9 Phrases Parents Should Remove From Their Vocabulary to Avoid Harming Their Child
Careless words can even affect adults negatively, let alone children. After all, they are just starting to understand this world, they don’t know how to filter the information they receive, and they practically accept everything on faith. Nevertheless, no parent is immune to mistakes. As a result, dubious educational phrases are passed from generation to generation, which imperceptibly, but steadily affect the psyche of children in a disparaging way.
At Bright Side, we decided to analyze the most common phrases that should be avoided in order to allow your children to grow into happy, healthy, and confident adults.
“I don’t believe you.”
Parents are generally interested in establishing an open line of communication with their children. After all, this is the easiest way to be in the know of all the events of the child’s life and to protect the child from problems when they arise. If this is what you’re interested in, first of all, it’s very important to pay attention to your child’s words and treat their desire to open up in a respectful way.
By saying something like, “You’re lying” or “I don’t believe you,” parents can severely damage their relationship with their children. As a result, the child could stop trusting you and quickly learn to be secretive, and when they need help, they will no longer turn to you for advice.
“I’m leaving this home and never coming back.”
Threats of any kind are clearly not the most friendly way of communication, and they don’t contribute to the calm resolution of a conflict. If your child is arguing with you or showing emotions too vividly, this is already the sign that they’re stressed. The phrases like, “You’ll get in serious trouble” or “I will leave this home, and you won’t see me again,” only increase their nervous tension, and make the child feel unsafe at home.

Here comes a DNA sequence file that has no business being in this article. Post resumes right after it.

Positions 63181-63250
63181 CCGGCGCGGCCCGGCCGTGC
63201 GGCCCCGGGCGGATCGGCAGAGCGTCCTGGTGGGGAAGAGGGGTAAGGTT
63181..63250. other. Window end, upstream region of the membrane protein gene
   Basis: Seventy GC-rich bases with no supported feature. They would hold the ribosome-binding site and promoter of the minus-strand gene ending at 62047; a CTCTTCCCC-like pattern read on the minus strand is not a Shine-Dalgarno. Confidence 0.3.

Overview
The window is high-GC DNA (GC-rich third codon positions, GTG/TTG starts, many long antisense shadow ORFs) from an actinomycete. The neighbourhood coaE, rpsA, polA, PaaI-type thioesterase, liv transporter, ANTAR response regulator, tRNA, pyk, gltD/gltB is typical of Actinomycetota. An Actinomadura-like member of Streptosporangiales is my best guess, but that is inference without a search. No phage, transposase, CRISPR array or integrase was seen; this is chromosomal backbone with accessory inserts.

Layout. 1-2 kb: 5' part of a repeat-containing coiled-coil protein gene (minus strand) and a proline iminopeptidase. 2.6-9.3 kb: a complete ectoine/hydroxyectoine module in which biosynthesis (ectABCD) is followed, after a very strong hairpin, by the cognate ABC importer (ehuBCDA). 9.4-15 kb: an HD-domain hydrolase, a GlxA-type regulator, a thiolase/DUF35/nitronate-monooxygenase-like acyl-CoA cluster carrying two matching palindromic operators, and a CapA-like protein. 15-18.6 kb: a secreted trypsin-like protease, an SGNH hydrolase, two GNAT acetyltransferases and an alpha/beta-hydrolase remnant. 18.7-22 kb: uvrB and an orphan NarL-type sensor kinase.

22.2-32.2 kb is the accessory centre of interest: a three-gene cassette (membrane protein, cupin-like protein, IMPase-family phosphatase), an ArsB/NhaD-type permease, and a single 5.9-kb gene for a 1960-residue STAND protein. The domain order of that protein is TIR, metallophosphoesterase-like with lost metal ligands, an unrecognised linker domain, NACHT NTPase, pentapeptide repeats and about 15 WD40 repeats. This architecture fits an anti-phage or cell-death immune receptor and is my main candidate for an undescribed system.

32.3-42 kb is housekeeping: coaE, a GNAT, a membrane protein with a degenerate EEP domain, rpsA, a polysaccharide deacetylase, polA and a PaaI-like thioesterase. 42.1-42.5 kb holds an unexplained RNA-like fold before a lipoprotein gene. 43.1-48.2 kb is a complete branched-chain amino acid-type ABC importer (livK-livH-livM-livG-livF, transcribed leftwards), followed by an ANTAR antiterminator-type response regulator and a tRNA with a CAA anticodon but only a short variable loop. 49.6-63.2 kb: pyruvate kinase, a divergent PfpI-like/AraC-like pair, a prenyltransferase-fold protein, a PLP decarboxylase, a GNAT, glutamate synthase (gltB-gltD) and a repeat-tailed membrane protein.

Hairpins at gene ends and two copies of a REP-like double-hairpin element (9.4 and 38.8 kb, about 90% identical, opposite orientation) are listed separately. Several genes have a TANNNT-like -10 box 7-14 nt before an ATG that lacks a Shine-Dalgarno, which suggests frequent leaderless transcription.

If the fight lasts longer than you expected and you no longer have enough strength to say anything constructive, instead of threats, it’s better to invite everyone to calm down and end the conversation later.
“You’ll never change.”
In general, experts recommend avoiding words like, “always” or “never.” Using words like this makes children intuitively feel hopeless. Accusations like, “You always do everything wrong” or “You will never change” automatically place the child in a rigid, and most importantly, negative psychological framework, from which they may not be able to find the strength to get out.
As a result, these phrases, which are often said unconsciously in order to encourage your child to make positive changes. However, the opposite can happen and lead to the persistence of undesirable behavior, which no parent would want.
“Because I said so.”
This is probably one of the most cliché parenting phrases. However, it can hardly be called constructive. The fact is that first, this phrase makes children realize that their feelings are not important, and second, it doesn’t allow them to learn the context and understand the situation, which is very important to know for later life.